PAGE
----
Neil Verplank, Maker / Builder / Wizard at the Mad Haddon Project
These Are My Shoes
I had a tough time picking out a pair of shoes. I don’t actually have that many pairs to choose from – maybe 10? And honestly, I wear the same pair of shoes (Keens) for about nine months, and the same pair of boots (Raichles) for the the other 3 months.
If you dig around, I have a somewhat out of date travel web site*, and I have this lovely crappy photo of a pair of Timberland boots that I wore around the world, and down to the nails (sitting atop a kilim I bought in Morocco and shipped home on a donkey, but that’s another story), and I suppose it says a lot about how I think of shoes. For one, I prefer to buy the best made shoes I can more or less afford, and wear them and repair them until they utterly give out.
But. But … these shoes. Now these shoes, they look practically new. But they were purchased in Seattle, on a 3 month West Coast junket, completely on impulse after I saw them in the window, in the summer of 1994. I was contemplating living on the west coast, and spending time in different towns, and this particular store just drew me in. I remember Whipsmart (Liz Phair) had just come out and they were playing it, and after every song, I asked, “and who is this song by?” like an idiot, and they kept telling me Liz Phair, from Chicago. I suppose I should have mentioned I’m from Chicago. Then they played the Palace Brothers, of course I had to ask, and yes, they’re from Chicago too.
So right off, these shoes from oh so far away pointed me back in the direction I’d just come from. Since then, they have been to many weddings, and even officiated at one! They have criss-crossed the United States, been shipped to Europe, seen some amazing concerts, been to several burns, have attended Theater Bizarre, have ridden at least one fire-breathing dragon, and no doubt been privy to things better left unsaid.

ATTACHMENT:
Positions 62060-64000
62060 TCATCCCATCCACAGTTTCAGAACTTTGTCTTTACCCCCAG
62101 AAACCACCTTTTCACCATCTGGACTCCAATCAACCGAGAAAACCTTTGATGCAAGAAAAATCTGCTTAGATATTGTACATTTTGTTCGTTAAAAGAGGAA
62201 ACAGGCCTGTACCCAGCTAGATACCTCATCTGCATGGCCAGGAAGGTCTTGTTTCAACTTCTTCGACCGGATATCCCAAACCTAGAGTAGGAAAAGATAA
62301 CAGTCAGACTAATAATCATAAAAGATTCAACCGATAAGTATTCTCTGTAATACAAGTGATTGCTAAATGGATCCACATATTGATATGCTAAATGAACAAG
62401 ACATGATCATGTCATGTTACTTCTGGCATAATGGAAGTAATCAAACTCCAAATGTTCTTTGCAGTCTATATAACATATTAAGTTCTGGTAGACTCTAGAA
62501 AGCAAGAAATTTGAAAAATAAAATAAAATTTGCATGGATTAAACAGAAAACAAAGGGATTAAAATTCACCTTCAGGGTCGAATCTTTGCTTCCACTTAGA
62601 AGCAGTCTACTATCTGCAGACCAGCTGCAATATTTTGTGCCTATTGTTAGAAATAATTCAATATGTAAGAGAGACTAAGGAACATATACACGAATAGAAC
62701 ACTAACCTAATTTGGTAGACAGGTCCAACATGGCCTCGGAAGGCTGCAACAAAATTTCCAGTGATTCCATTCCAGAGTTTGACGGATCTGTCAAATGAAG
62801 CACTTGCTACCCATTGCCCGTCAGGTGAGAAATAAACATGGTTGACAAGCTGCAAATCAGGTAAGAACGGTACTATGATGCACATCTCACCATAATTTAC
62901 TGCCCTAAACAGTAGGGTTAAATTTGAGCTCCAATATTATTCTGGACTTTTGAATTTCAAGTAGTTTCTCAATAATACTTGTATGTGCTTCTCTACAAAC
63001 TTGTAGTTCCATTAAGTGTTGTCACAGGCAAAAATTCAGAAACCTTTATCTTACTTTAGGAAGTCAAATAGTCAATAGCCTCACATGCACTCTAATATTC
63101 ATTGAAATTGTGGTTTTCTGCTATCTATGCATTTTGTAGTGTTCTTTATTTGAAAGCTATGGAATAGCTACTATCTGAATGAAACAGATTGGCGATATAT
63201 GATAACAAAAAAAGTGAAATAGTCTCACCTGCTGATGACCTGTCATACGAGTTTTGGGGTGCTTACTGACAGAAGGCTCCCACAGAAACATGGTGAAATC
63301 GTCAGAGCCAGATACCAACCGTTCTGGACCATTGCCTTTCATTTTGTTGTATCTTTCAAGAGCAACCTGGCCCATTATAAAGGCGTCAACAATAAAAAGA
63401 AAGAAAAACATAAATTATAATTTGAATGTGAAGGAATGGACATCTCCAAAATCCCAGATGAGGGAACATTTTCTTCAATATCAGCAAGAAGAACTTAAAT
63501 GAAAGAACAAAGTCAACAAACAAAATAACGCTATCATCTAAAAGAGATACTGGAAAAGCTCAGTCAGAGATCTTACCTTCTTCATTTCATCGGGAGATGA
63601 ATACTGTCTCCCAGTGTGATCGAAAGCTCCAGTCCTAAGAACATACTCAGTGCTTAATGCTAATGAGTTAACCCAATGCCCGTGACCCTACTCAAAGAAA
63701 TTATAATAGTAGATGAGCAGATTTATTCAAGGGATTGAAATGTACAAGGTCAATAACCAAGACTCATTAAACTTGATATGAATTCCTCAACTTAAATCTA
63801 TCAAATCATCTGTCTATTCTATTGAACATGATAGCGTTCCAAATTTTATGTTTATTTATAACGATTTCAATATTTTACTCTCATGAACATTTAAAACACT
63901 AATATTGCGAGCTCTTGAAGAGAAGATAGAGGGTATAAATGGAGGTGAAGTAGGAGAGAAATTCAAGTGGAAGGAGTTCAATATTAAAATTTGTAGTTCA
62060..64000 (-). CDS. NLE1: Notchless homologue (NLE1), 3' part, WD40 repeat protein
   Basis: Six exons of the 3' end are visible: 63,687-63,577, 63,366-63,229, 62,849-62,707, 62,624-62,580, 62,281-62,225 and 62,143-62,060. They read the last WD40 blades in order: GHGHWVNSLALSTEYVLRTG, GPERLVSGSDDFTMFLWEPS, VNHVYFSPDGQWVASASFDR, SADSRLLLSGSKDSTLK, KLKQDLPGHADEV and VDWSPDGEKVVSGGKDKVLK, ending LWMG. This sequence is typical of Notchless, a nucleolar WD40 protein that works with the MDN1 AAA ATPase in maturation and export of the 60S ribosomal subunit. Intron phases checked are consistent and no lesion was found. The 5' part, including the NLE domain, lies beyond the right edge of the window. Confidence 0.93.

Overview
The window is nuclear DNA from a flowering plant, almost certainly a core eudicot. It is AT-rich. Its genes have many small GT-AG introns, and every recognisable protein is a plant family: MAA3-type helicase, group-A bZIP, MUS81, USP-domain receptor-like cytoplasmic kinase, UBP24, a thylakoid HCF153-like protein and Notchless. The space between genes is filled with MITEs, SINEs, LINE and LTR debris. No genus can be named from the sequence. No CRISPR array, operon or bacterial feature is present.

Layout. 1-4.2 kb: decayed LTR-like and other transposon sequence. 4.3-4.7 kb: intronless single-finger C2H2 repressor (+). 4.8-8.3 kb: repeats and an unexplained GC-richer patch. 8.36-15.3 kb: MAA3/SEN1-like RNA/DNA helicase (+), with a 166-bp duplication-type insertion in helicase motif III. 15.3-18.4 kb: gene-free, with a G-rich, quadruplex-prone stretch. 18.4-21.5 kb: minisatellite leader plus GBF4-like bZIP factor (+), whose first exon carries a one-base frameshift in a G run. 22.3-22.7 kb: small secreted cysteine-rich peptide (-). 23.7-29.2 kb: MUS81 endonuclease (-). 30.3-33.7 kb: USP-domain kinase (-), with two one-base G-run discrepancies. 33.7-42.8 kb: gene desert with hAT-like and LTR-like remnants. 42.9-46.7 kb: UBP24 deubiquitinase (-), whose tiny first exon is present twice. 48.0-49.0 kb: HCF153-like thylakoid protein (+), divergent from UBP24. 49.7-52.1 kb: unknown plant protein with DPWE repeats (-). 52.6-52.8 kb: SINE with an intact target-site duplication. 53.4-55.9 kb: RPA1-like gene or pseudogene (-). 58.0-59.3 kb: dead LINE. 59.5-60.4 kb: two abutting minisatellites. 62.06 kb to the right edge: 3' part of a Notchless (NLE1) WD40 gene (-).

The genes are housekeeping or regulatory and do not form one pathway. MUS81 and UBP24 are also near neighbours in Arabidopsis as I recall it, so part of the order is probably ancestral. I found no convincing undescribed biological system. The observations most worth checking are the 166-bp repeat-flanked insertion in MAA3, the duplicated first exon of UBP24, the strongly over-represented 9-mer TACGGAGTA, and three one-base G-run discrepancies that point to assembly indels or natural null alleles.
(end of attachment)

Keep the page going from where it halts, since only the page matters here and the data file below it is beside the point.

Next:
They have had adventures. They have been repaired, and recently, completely resoled by a great cobbler, who was actually apologetic that it would cost $100. And I said, “oh, there are no other shoes like this any more – they are worth every penny.” And the cobbler said, “Yes. They are good shoes.”
My secret is, I practically never wear them. Sometimes only for 15 minutes. They might go dormant for months, or even a year. I love them because every now and then, they are, absolutely, the perfect shoes. I feel the same way about all my favorite things – the more I like it, the less I use it. I like to savor my favorite things, when they offer that rare experience. The more amazing I think a movie is, the longer I wait to see it again. I try to never wear my favorite most irreplaceable T-shirts. I do wear them of course, just… sparingly.
It’s probably in part because I make things. Wood, metal, digital, practical, and artistic, tangible, and completely ephemeral, I’ve made oh oh oh so many things. When you make things, you realize they have a lifespan. They have a purpose. They have a finite number of uses, and then they are gone.
There are few things that we make that will long outlive us, certainly that’s true for many of the things I make. In fact, as a regular participant in Burning Man and some of its many regionals, there are things I make that have no purpose other than to be immediately burned. And that is a beautiful, and a powerful thing.
At the other end of things, I also make acoustic classical guitars (one of which I finish every few years), and I certainly hope they will last lifetimes, and better still, that they will make amazing and beautiful music every time they are used. They are the one thing that I know will be most cherished, in no small part because you can see and feel how much work and love went into them.
Oddly (?), it’s like that with these oh-so-perfect shoes: they were made, and re-made by hand. They are not just shoes, they are theshoes – for the right moment. They make the moment, by making me feel so oh-just-right. There is a special pleasure in hand made things, and this is certainly a constant in my life – that so much of what surrounds me was made by hand, by mine, or someone I know, or at least that I know that it was so. It changes how we feel about the things around us when we know that they were made by another.
My shoes remind me of all these things. These are my shoes.